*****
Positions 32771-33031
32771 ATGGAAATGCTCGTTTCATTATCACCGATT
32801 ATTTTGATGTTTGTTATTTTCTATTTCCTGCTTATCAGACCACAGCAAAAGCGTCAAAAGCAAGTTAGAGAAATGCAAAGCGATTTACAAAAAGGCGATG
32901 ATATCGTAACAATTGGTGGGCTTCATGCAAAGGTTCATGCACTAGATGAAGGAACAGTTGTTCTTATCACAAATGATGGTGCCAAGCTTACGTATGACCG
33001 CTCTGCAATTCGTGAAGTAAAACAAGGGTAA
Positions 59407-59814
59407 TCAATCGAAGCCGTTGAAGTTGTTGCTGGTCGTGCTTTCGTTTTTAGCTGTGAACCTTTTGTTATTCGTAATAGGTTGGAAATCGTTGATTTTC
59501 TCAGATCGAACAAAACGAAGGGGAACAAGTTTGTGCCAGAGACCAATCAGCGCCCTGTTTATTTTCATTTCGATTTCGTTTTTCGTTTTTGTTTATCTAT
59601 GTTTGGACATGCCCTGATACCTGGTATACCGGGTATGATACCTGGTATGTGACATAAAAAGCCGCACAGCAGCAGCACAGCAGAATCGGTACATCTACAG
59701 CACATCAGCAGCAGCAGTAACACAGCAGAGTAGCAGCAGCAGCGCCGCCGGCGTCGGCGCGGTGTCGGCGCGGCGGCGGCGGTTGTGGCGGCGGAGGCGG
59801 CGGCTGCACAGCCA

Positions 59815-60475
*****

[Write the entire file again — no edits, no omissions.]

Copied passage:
Positions 32771-33031
32771 ATGGAAATGCTCGTTTCATTATCACCGATT
32801 ATTTTGATGTTTGTTATTTTCTATTTCCTGCTTATCAGACCACAGCAAAAGCGTCAAAAGCAAGTTAGAGAAATGCAAAGCGATTTACAAAAAGGCGATG
32901 ATATCGTAACAATTGGTGGGCTTCATGCAAAGGTTCATGCACTAGATGAAGGAACAGTTGTTCTTATCACAAATGATGGTGCCAAGCTTACGTATGACCG
33001 CTCTGCAATTCGTGAAGTAAAACAAGGGTAA
Positions 59407-59814
59407 TCAATCGAAGCCGTTGAAGTTGTTGCTGGTCGTGCTTTCGTTTTTAGCTGTGAACCTTTTGTTATTCGTAATAGGTTGGAAATCGTTGATTTTC
59501 TCAGATCGAACAAAACGAAGGGGAACAAGTTTGTGCCAGAGACCAATCAGCGCCCTGTTTATTTTCATTTCGATTTCGTTTTTCGTTTTTGTTTATCTAT
59601 GTTTGGACATGCCCTGATACCTGGTATACCGGGTATGATACCTGGTATGTGACATAAAAAGCCGCACAGCAGCAGCACAGCAGAATCGGTACATCTACAG
59701 CACATCAGCAGCAGCAGTAACACAGCAGAGTAGCAGCAGCAGCGCCGCCGGCGTCGGCGCGGTGTCGGCGCGGCGGCGGCGGTTGTGGCGGCGGAGGCGG
59801 CGGCTGCACAGCCA

Positions 59815-60475